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wouldn't C/C++ be a higher level language 0.o? –  Ziplin Oct 28 '10 at 18:02
It is not as high as an interpreted language such as Java or C#. In C/C++ one can even use inline assembly statements. Additionally, sometimes when debugging C/C++ one must look at the disassembly of their own code (either the hex representation of their compiled code, or an assembly interpretation of that hex). All of this makes C/C++ a good first, and then intermediate, step to learning assembler. –  Chris Oct 30 '10 at 16:43
Why does everyone say start with C/C++??? I've used C++ and it's the hardest language I've ever tried to understand. But the very first time I looked at code for a complete Assembly program, I immediately understood what was going on. I don't get it. –  delete this account Sep 22 '13 at 14:02
@Chris I know your comment was written in 2010 (and OP in 2008). But I just have to point out that Java and C# are NOT interpreted languages. Other then that, great advice :) –  taylorcressy Oct 14 '14 at 16:16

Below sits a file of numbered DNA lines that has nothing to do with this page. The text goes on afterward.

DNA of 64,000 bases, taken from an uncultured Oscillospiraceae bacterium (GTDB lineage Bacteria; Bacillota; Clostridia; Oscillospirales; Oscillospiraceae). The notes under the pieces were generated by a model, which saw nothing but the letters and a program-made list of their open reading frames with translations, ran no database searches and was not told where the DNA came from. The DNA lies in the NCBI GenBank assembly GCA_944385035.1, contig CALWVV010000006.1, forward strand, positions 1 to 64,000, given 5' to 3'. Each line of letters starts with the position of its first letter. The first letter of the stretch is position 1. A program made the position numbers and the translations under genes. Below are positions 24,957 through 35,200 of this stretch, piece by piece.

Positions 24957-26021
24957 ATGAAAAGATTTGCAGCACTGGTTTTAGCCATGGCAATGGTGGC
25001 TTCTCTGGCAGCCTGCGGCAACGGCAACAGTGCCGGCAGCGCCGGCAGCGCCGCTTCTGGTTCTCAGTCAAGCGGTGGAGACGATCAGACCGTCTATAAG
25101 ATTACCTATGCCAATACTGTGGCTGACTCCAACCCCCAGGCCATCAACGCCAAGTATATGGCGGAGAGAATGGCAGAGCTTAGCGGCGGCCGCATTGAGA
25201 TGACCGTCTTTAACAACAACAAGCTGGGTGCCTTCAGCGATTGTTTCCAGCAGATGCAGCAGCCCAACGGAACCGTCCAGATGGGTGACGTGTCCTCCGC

@Chris, could you please post a link to use or download this Java simulator? –  Raphael Jan 7 at 11:25

Personally, I think it's fun to work with assembly on retro computers such as the c64 or Apple II. It's about as bare bones yet functional as you can go. Once you feel comfortable there, you should be able to hop up to x86 assembly.

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These architectures also have the advantage of being designed back in the days when assembler was intended for human beings, rather than exclusively for compilers. –  Chris Upchurch Aug 25 '08 at 4:15

Aside from the tutorials and references mentioned, I'd suggest getting familiar with C first, as that won't be as big a leap as Python to assembler. C is also as close as you'll get (in performance and hardware proximity) to assembler, with less of a learning curve.